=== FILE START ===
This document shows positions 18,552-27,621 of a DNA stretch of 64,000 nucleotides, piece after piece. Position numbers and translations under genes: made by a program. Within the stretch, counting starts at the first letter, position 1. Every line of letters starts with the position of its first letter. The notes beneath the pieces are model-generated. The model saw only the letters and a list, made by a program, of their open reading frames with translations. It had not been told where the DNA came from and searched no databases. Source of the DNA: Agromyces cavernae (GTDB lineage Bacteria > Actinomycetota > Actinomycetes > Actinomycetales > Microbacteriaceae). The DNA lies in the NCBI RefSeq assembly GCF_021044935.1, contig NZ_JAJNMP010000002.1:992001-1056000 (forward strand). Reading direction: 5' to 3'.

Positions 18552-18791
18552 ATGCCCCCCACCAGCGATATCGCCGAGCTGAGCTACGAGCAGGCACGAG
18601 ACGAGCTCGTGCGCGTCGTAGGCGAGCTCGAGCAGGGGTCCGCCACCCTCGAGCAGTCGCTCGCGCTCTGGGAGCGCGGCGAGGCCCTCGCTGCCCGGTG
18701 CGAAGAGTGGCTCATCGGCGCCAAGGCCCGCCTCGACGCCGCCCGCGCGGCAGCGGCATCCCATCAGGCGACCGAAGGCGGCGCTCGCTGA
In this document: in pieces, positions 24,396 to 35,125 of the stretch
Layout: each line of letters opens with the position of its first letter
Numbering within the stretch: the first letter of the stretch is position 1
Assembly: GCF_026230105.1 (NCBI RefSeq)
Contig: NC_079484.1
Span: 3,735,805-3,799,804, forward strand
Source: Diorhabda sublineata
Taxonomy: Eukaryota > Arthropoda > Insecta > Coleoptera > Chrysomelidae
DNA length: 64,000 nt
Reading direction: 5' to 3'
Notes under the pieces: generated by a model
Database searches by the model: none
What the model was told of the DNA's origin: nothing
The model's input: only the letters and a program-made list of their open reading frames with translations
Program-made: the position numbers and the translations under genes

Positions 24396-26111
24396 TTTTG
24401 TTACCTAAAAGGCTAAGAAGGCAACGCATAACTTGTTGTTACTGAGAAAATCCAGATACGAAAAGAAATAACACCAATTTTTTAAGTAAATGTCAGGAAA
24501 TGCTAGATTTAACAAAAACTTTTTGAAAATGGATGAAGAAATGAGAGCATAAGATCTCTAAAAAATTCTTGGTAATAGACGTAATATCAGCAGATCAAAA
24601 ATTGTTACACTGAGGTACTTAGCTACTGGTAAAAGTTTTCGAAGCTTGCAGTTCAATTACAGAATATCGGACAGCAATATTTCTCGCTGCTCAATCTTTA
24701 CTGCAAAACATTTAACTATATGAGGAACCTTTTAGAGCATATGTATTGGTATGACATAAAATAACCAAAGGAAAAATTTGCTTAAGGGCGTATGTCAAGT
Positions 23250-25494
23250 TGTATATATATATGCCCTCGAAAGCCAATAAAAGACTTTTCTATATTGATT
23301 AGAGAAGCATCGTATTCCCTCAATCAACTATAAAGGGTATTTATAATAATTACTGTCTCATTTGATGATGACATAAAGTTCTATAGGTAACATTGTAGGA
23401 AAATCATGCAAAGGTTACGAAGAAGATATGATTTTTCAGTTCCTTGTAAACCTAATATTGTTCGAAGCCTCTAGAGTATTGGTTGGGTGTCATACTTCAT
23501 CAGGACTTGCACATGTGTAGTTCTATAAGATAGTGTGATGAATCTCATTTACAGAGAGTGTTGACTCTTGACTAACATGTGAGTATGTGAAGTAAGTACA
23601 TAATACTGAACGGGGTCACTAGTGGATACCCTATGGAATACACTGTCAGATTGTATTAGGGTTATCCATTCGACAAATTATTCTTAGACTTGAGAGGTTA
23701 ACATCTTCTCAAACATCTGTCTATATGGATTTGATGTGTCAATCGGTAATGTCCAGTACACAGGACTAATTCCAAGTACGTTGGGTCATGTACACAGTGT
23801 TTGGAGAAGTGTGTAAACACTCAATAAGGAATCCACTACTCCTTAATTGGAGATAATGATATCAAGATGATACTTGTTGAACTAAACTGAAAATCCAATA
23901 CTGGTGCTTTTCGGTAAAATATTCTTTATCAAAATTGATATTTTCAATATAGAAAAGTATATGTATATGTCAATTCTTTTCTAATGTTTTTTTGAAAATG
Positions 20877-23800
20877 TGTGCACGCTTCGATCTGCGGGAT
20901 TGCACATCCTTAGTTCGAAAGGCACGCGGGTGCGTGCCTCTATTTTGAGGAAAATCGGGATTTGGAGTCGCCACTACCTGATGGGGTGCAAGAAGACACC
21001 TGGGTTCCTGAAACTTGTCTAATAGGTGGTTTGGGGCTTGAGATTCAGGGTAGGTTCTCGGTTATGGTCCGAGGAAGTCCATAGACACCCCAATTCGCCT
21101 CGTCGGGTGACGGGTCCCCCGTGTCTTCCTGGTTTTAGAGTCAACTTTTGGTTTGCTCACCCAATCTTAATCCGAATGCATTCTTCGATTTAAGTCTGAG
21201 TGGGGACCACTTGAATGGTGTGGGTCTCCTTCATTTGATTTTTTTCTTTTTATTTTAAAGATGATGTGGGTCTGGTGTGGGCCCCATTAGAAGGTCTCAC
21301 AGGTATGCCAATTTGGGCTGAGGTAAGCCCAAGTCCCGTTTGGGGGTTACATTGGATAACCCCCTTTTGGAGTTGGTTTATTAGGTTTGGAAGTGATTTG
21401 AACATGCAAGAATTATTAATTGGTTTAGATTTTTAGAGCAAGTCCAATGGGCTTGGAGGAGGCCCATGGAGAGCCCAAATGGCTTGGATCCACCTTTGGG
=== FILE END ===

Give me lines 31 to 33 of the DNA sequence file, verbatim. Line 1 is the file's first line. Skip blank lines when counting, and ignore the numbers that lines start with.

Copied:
23501 CAGGACTTGCACATGTGTAGTTCTATAAGATAGTGTGATGAATCTCATTTACAGAGAGTGTTGACTCTTGACTAACATGTGAGTATGTGAAGTAAGTACA
23601 TAATACTGAACGGGGTCACTAGTGGATACCCTATGGAATACACTGTCAGATTGTATTAGGGTTATCCATTCGACAAATTATTCTTAGACTTGAGAGGTTA
23701 ACATCTTCTCAAACATCTGTCTATATGGATTTGATGTGTCAATCGGTAATGTCCAGTACACAGGACTAATTCCAAGTACGTTGGGTCATGTACACAGTGT